The ebbing of fossil fuels is sapping energy from GE - and beyond. The conglomerate is laying off 12,000 people in a power division that lights up 30 percent of the world. It blamed overcapacity amid a shift from coal and gas to renewable energy. But other divisions are closely tied to fossil fuels, too. Its troubles suggest a wider shakeout is in the offing.

The company’s power division makes turbines for electricity-generating plants around the world. Most of those plants have traditionally been driven by coal and natural gas, along with nuclear, but alternatives are coming on fast. The International Energy Agency predicts renewables will account for 40 percent of global power generation by 2040, up from 24 percent in 2016. Coal’s market share is projected to shrink significantly.

Other GE businesses are tied to fossil fuels in one way or another. Revenue at the company’s transportation business, which makes diesel-powered locomotives, fell 14 percent in the third quarter from the same period last year.

New Chief Executive John Flannery said at an investor presentation last month that the company may sell this group, in part because of secular declines in U.S. coal shipments by rail. He has also formed a committee to review the company’s 62.5 percent stake in Baker Hughes, an oil and gas servicing company that is directly tied to growth in drilling business. In aggregate, with the power division, these three groups generated nearly half the group’s revenue in the third quarter.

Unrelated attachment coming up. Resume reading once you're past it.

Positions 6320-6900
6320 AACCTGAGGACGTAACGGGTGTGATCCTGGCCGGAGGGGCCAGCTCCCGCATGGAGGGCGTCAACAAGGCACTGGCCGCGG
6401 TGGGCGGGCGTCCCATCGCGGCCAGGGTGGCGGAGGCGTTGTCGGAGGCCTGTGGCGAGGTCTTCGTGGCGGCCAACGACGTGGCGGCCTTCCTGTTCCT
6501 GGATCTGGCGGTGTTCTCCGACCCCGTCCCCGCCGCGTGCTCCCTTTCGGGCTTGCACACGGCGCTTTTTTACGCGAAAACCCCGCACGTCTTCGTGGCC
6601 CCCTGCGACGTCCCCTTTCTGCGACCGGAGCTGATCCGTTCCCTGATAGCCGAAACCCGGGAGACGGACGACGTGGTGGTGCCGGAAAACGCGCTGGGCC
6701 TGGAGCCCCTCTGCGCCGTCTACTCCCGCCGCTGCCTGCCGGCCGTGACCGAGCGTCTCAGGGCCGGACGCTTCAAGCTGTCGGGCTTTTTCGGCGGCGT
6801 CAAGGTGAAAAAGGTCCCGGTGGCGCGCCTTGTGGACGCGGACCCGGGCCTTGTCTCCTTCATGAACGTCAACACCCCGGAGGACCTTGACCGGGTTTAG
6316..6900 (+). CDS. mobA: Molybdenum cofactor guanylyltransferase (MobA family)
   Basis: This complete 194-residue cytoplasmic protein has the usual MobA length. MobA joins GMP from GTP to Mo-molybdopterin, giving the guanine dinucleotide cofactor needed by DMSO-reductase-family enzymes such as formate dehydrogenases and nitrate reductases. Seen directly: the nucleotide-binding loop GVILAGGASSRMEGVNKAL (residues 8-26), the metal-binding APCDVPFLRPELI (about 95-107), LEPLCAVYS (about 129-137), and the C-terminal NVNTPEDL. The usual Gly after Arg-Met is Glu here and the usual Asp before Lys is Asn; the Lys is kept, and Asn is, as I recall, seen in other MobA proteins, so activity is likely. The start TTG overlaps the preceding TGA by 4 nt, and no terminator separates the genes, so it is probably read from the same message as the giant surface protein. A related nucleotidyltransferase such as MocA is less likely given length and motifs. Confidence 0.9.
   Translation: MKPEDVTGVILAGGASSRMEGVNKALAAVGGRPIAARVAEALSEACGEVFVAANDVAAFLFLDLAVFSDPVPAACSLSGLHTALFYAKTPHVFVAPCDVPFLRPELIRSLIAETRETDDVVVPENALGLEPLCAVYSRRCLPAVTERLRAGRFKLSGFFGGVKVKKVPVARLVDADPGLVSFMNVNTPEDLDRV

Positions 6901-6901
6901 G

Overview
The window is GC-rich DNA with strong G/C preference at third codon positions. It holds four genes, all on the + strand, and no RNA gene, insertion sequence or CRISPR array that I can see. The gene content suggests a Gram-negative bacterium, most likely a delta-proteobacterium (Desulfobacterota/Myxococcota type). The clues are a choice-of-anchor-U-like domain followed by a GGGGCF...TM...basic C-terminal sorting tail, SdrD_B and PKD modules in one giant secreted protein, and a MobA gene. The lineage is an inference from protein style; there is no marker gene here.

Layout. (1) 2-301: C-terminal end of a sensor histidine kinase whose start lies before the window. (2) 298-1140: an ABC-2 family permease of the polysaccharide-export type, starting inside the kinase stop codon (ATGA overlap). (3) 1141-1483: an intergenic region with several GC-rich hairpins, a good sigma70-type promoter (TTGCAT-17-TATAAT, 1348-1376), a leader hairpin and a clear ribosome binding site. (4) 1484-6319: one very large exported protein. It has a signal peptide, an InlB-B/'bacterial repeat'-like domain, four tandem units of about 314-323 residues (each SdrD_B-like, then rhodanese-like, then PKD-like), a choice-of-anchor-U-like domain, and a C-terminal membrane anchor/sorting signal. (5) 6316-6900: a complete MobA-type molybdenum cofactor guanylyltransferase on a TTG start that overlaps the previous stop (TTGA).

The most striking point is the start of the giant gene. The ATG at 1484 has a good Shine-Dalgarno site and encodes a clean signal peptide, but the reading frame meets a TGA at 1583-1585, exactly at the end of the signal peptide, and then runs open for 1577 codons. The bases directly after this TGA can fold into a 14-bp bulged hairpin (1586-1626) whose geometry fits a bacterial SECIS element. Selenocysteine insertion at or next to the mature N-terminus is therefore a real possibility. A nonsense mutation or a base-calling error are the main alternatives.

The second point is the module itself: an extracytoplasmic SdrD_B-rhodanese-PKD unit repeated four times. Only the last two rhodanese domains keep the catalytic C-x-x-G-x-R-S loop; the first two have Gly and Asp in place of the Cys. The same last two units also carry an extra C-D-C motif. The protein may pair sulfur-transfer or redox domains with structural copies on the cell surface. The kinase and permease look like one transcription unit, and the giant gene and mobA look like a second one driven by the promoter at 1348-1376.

GE is starting to switch its business mix in the right direction. It has a renewable energy group that was bolstered by its acquisition of Alstom in 2015. Meanwhile, the cuts announced Thursday will save $1 billion a year in expenses.

Competitor Siemens, which announced a smaller round of power layoffs last month, may have encouraged GE to scale down. Others should take note of the shifts in the global energy market too. Fossil fuels appear to be starting to power down for the long term. Those who get ahead of the change may be able to bring new things to life.

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- General Electric’s Power division said on Dec. 7 it would cut 12,000 jobs around the world. The moves, combined with earlier cutbacks, will reduce annual expenses by $1 billion, it said.

- The company said it was “right-sizing the business” in the face of overcapacity in electricity generation, lower plant utilization rates and outages, and growth in renewables.

- “This decision was painful but necessary for GE Power to respond to the disruption in the power market, which is driving significantly lower volumes in products and services,” said Russell Stokes, president and chief executive of GE Power.

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(Editing by Tom Buerkle and Martin Langfield)

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